She’s grateful for the opportunities NASA afforded her as she has risen through the ranks, Martínez said. One highlight came in 2010 with the first fully-integrated test of the launch-abort system design on the Orion spacecraft. The test was a critical step toward developing safer crew escape capability during rocket launch emergencies.
The multiple demands of being a systems engineer on that project, she said, were at first “mind boggling,” she said, “but [everyone] was so helpful and if I had questions I asked them. Ultimately, we took the capsule to White Sands . . . and it worked—our team was elated. If that had been a real situation, people would have walked away safely. Never would I have every thought I’d be part of that.”
Still, she did relate how initially she was told there were no openings for her in engineering simulations part of NASA. Determined, she moved to the area anyway. “I just showed up and said, ‘I’m here,’” she said, and landed a job. “So you have to persevere and don’t take no for an answer. Find a way.”
Asked about the “one strength that a person should have” to succeed in her field, she said again it comes down to confidence.
“The main thing is to believe that you can,” she said. It’s not just rocket science, either; the work “depends on a wealth of expertise in fields that include biology and chemistry.” NASA, she reiterated, is not “just for fighter pilots. Don’t limit yourself.”
Karen Panetta, professor of electrical and computer engineering and dean of graduate education for the School of Engineering, organized the lunch as the first in a Women in Space speaker series she expects to roll out over the next few months to highlight opportunities in STEM fields, those encompassing science, engineering, technology, and mathematics.
Ellen Ochoa, the first Hispanic woman in the world to go to space and former director of the Johnson Space Center at NASA—and an honorary degree recipient this May at Tufts—will speak with students on Monday, April 22 at 51 Winthrop Street, Breed Memorial Hall. Dinner starts at 5:30 p.m. followed by her talk from 6:30 to 8:30 p.m.
“Because of student interest in space and because of the planned landmark all-women spacewalk, it seemed a good time to bring people to talk with students about opportunities that are out there,” said Panetta.
Women currently make up 38 percent of the School of Engineering, which is a partner with the Association for Women in Science. The partnership offers students (both women and men) free one-year membership and access to its professional development and leadership training.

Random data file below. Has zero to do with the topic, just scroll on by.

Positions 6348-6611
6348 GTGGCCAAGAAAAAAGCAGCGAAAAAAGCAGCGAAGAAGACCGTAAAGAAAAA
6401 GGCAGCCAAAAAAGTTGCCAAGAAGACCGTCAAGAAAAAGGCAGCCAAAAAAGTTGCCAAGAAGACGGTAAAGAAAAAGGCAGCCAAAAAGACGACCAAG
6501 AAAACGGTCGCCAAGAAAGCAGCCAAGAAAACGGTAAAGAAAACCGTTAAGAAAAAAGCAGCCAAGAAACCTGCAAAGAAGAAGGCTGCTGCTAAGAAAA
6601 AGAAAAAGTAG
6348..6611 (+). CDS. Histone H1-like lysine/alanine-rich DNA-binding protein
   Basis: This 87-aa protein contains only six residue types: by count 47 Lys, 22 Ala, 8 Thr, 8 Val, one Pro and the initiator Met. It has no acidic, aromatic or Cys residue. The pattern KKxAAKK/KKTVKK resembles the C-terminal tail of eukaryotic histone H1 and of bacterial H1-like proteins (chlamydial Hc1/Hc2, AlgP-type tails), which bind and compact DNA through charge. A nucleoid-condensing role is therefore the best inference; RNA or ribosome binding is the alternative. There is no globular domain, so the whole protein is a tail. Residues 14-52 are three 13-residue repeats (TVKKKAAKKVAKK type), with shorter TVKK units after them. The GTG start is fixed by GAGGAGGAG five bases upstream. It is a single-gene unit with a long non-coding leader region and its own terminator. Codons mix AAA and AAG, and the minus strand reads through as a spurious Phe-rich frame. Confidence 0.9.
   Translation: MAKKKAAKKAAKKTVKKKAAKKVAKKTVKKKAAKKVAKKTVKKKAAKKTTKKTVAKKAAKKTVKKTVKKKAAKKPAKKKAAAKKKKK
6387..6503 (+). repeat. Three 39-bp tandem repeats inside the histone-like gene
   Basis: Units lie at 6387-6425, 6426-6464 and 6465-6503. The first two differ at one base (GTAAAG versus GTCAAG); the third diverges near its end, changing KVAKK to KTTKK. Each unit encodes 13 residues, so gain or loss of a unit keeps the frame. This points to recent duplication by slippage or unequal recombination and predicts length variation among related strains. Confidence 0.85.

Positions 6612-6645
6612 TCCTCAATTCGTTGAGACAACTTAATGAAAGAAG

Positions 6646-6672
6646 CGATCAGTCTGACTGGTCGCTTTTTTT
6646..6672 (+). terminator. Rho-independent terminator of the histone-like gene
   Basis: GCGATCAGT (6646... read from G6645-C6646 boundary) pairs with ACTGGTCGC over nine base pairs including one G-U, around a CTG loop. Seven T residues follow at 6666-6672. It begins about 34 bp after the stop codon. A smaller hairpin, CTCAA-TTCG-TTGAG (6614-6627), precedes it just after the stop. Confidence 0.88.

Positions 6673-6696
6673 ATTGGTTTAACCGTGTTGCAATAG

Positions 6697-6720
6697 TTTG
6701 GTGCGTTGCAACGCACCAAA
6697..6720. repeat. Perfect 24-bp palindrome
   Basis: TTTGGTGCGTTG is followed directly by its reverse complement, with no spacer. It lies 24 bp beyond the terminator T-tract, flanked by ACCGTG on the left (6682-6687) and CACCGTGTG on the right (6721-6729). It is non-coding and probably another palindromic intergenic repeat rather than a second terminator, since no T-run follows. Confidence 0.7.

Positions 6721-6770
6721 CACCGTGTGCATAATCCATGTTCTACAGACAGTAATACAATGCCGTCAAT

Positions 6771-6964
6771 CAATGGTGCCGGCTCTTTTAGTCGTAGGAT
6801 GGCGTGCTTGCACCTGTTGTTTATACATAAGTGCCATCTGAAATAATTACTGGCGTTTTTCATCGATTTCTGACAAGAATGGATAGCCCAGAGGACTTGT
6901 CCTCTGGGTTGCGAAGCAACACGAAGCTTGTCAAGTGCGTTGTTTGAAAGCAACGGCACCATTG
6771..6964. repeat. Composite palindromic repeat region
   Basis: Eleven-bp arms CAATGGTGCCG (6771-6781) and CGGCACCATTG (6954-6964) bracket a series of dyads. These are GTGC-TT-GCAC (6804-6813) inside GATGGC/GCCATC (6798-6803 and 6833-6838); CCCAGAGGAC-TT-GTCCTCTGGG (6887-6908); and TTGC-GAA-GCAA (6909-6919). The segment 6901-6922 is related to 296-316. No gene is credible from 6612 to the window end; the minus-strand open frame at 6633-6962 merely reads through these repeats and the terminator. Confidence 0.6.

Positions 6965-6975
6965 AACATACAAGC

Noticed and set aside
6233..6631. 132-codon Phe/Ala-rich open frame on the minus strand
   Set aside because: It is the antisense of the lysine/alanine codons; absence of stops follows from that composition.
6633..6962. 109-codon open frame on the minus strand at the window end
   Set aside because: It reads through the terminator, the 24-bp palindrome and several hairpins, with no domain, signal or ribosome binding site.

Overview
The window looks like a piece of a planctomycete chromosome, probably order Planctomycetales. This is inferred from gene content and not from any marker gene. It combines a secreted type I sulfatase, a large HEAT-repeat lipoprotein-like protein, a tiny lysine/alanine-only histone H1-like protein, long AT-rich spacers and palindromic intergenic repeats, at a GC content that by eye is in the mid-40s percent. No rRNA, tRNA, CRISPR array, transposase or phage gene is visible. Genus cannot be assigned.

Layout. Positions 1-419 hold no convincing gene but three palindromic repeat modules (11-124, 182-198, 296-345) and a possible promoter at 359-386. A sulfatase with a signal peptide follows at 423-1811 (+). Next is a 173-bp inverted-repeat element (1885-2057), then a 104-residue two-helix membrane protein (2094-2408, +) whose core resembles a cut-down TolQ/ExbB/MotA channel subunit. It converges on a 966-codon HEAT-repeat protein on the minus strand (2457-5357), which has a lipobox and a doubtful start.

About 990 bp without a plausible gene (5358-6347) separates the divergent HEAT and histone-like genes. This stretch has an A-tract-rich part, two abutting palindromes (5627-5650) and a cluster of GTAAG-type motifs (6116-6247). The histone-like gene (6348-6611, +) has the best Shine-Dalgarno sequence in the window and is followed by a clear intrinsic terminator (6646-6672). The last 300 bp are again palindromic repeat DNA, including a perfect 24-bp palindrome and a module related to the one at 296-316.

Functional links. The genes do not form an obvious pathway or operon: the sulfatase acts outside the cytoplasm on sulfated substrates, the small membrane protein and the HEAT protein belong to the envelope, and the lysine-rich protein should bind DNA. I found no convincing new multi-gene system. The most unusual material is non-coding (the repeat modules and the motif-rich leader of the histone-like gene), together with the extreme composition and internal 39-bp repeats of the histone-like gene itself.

Introducing the Tufts ECE Design Innovation Fund
Alumnus’s interest in creative lab work will support ECE Capstone projects through 2023.
Entrepreneur Joe Hill, EG86, attributes his success to the many people who provided a helping hand at the right time. He jokes, “They may not have felt their generosity was critical in timing, but it was critical for me in my business.” He is always aware of the support he received from others throughout his career, and now he seeks to do the same for students at Tufts.
The central tenet fueling his goal of paying it forward? “Goodness gives goodness.”
Hill and his wife Alison share a similar philosophy in philanthropy. A home health aide cared for Alison’s father in his later years. A nurse practitioner herself, Alison identified the woman’s innate ability and offered to send her to nursing school, with one condition: when she could, when her life permitted, the former health aide should help another go to nursing school. “We received a call several years later,” says Joe Hill. “She did not help one person — she helped two.”
Hill wants to give back and to help undergraduate students gain more experience in the lab with hands-on work. “I believe that there is more to a student’s portfolio than just grades and grad recs,” he says. “Creative lab work is important. This where the textbook becomes real.”
Hill’s interest in this creative work was the inspiration for the Tufts Electrical and Computer Engineering Design Innovation Fund (DIF). The establishment of the Fund will support ECE Capstone projects for the next five years. Current plans for the Fund include funding Capstone materials, software, and test equipment to address general or specific projects. The Fund allows flexibility in more robust, multi-year Capstone projects pertaining to drones, radar, GPS, data science, or signal and image processing – or combinations where a deep dive into subject matter is required.
Hill hopes to see students thrive from their gift and to see support for this invaluable learning experience continued by many in the Tufts alumni community.
Nolop FAST Facility opens on campus as makerspace
Nestled behind Kindlevan Café in the Science and Engineering Complex (SEC) is the Nolop FAST Facility, a newly-opened makerspace on campus. The Nolop FAST Facility opened after Jan. 21 and is managed by part-time lecturer in the Department of Mechanical Engineering Brandon Stafford.
Stafford said that the Nolop FAST Facility is a way to consolidate “maker” resources in a way that is accessible to all students. Tufts currently has several makerspaces around campus.
“Instead of being specific to any department, this is intro-level for everyone. [It’s for] anyone who wants to build something, whether you’re a scientist or you’re studying philosophy,” he said, “The real focus is building a culture where people feel comfortable exploring and building stuff with their peers.”